To you, the newly diagnosed or newly symptomatic or newly accepting:
Take a deep breath.
So, you’ve recently been diagnosed with a chronic illness or, maybe, you’ve started to get weird symptoms — you’re tired all the time, you hurt, you feel like your body has betrayed you — but whatever it is, you’ve become a member of a club no one would willingly join: You’ve got a chronic, maybe invisible, illness. You didn’t ask for it and certainly don’t deserve it, but, for whatever reason, you got it. And it sucks, I know. Trust me: I know.
I think the first and most important thing is it is OK to grieve. Of course, it is. Hell, it’s necessary. This illness, whatever it is you have, if it hasn’t taken anything from you yet, it will. It’s critical to mourn that part of your life, the part when you didn’t have to worry about side effects and drug interactions, letting down friends and family, people who don’t understand and the spoon theory. Mourn your health, the changes its loss will bring and the choices you never thought you’d have to make.
For too long, I did not partake of this crucial step. I thought by the force of my will I could make my recalcitrant joints and that bully, my immune system, obey. I would power through, not give myself the breaks I didn’t think I needed, ignore the consequences. I hope it doesn’t take you five years to come to grips with your new reality. I think I’m still in mourning for that lost girl, but at least I’m no longer stuck at denial. Please, take the time to grieve.
Now, something almost as important as mourning: Find yourself a great doctor/nurse practitioner who listens to you and doesn’t belittle your symptoms. I have had one amazing rheumatologist, one fabulous nurse practitioner and one horrid doctor. I stayed with the bad one far too long, as he wasted time on things that didn’t work, prescribed me drugs I did not want to take and ignored my phone calls and my symptoms. If you don’t click with your doctor, move on. Life with illness is hard enough; your doctor should be in your corner. If he or she isn’t, find someone who is.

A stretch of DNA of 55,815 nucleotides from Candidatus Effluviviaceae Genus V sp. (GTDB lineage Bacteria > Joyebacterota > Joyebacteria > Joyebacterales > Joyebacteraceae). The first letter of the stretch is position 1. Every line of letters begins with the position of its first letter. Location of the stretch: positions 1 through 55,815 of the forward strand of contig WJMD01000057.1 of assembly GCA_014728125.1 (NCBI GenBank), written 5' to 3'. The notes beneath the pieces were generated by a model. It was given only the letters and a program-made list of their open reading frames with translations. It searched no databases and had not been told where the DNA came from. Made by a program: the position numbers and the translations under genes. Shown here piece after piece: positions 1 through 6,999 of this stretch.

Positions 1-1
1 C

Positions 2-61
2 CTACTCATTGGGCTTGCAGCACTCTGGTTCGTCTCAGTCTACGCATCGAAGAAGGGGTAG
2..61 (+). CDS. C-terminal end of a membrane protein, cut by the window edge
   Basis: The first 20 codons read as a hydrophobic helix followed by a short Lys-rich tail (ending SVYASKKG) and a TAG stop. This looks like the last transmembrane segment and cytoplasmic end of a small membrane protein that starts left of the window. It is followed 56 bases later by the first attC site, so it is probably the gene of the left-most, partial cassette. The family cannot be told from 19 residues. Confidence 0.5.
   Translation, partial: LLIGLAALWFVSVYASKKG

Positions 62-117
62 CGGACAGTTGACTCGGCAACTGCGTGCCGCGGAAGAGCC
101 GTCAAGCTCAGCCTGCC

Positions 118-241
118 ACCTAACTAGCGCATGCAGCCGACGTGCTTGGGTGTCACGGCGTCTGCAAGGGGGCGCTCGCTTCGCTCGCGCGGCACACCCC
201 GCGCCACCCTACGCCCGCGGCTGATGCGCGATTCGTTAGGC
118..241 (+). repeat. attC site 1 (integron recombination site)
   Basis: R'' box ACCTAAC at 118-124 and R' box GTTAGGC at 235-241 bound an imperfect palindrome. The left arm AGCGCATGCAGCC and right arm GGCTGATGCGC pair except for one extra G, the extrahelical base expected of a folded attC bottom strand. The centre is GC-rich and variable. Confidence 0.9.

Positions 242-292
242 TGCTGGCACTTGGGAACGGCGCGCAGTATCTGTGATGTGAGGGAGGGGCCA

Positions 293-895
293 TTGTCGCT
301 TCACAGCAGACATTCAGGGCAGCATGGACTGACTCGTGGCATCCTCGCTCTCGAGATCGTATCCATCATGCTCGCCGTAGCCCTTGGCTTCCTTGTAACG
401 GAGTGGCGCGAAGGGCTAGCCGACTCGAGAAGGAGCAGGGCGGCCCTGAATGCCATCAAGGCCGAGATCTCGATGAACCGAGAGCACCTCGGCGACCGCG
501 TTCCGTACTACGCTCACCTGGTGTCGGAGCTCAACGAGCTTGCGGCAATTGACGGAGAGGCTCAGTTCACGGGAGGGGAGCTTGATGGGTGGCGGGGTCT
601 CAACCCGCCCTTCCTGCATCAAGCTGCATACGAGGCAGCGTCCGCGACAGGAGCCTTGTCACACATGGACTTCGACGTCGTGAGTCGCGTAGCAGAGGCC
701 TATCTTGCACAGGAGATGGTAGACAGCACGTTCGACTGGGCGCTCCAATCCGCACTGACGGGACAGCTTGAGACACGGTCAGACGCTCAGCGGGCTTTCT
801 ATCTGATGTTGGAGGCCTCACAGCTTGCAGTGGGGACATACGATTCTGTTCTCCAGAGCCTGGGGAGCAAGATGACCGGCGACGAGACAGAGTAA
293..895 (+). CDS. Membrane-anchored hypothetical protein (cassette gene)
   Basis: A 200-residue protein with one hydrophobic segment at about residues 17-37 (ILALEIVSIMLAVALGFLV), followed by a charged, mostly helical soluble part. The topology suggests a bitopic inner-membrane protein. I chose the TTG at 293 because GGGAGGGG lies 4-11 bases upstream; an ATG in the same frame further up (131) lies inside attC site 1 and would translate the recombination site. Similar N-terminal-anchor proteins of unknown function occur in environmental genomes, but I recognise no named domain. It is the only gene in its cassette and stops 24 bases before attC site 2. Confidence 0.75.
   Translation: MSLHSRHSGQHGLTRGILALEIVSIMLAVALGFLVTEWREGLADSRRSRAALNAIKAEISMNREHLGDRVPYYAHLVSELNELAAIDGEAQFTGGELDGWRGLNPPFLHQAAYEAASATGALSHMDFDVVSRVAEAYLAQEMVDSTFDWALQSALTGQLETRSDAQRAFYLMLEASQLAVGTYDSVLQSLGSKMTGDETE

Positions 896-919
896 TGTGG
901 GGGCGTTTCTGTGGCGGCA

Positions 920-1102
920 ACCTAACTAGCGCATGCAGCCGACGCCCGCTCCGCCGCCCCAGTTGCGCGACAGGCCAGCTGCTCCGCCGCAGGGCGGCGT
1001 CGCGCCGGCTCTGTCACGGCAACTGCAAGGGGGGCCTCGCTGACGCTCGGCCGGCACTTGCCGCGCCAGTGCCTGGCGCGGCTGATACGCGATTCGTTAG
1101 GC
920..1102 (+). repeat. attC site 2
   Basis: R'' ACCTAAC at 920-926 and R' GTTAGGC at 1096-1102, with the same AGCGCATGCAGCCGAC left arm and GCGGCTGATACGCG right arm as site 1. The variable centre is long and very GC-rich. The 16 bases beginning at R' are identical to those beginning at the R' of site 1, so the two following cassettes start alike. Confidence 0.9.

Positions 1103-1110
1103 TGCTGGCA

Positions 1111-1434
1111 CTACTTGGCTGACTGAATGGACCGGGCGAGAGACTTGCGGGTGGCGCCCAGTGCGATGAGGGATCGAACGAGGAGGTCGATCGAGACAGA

But, even with a great doctor, it may take awhile to find something that works for you. Try not to get discouraged. There are a lot of drugs out there, and it often takes some creativity and blind luck to figure out what will give you relief. In the meantime, don’t settle. The goal should be remission. You may not get there, but it’s something to strive for.
Now, explaining to friends and family, bosses and co-workers about your illness is difficult. Being sick 365 days per year is something healthy people can’t really understand. Some won’t even try. That hurts; I know it does. People you thought you could count on may work their way out of your life. It’s OK to decry the loss, but it’s better to just let them go. Some will come back; some won’t. Celebrate the ones who remain, who want to stick with you through thick and thin. But remember: This is hard on them, too. Sometimes it will seem like your loved ones aren’t giving you the support you need. It may just be that they are burnt out or maybe they feel helpless. It has to be hard, to watch a friend, partner, spouse, sibling, son, daughter be sick and in pain. People sometimes forget that the ones closest to us carry a heavy burden, too. Appreciate the ones who help you, but let them know they too need to take care of themselves.
And when the people in your life can’t or won’t support you, there are so many of us out in the world that are ready and willing to commiserate, offer advice or just listen. Even though it may seem like it sometimes, you are not alone.
(Image via We Heart It.)